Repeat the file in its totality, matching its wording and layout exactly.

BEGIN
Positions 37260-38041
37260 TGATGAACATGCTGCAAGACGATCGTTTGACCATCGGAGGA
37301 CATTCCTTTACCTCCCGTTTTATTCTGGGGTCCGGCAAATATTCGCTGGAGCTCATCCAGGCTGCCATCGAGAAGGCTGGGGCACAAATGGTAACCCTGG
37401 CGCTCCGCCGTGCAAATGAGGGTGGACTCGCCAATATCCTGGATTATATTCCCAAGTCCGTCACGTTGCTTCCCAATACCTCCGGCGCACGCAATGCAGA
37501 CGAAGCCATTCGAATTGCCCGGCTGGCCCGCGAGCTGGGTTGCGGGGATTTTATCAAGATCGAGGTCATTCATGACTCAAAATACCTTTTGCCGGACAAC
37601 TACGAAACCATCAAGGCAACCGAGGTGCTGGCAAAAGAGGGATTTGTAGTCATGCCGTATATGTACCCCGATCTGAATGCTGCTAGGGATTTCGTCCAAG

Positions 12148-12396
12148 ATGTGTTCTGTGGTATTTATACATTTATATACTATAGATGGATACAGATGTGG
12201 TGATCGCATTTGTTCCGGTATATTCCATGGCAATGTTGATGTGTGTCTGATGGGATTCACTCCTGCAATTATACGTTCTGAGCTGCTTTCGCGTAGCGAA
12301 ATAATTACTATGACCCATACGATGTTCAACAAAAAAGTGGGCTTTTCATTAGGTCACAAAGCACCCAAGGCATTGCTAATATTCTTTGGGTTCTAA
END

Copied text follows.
Positions 37260-38041
37260 TGATGAACATGCTGCAAGACGATCGTTTGACCATCGGAGGA
37301 CATTCCTTTACCTCCCGTTTTATTCTGGGGTCCGGCAAATATTCGCTGGAGCTCATCCAGGCTGCCATCGAGAAGGCTGGGGCACAAATGGTAACCCTGG
37401 CGCTCCGCCGTGCAAATGAGGGTGGACTCGCCAATATCCTGGATTATATTCCCAAGTCCGTCACGTTGCTTCCCAATACCTCCGGCGCACGCAATGCAGA
37501 CGAAGCCATTCGAATTGCCCGGCTGGCCCGCGAGCTGGGTTGCGGGGATTTTATCAAGATCGAGGTCATTCATGACTCAAAATACCTTTTGCCGGACAAC
37601 TACGAAACCATCAAGGCAACCGAGGTGCTGGCAAAAGAGGGATTTGTAGTCATGCCGTATATGTACCCCGATCTGAATGCTGCTAGGGATTTCGTCCAAG

Positions 12148-12396
12148 ATGTGTTCTGTGGTATTTATACATTTATATACTATAGATGGATACAGATGTGG
12201 TGATCGCATTTGTTCCGGTATATTCCATGGCAATGTTGATGTGTGTCTGATGGGATTCACTCCTGCAATTATACGTTCTGAGCTGCTTTCGCGTAGCGAA
12301 ATAATTACTATGACCCATACGATGTTCAACAAAAAAGTGGGCTTTTCATTAGGTCACAAAGCACCCAAGGCATTGCTAATATTCTTTGGGTTCTAA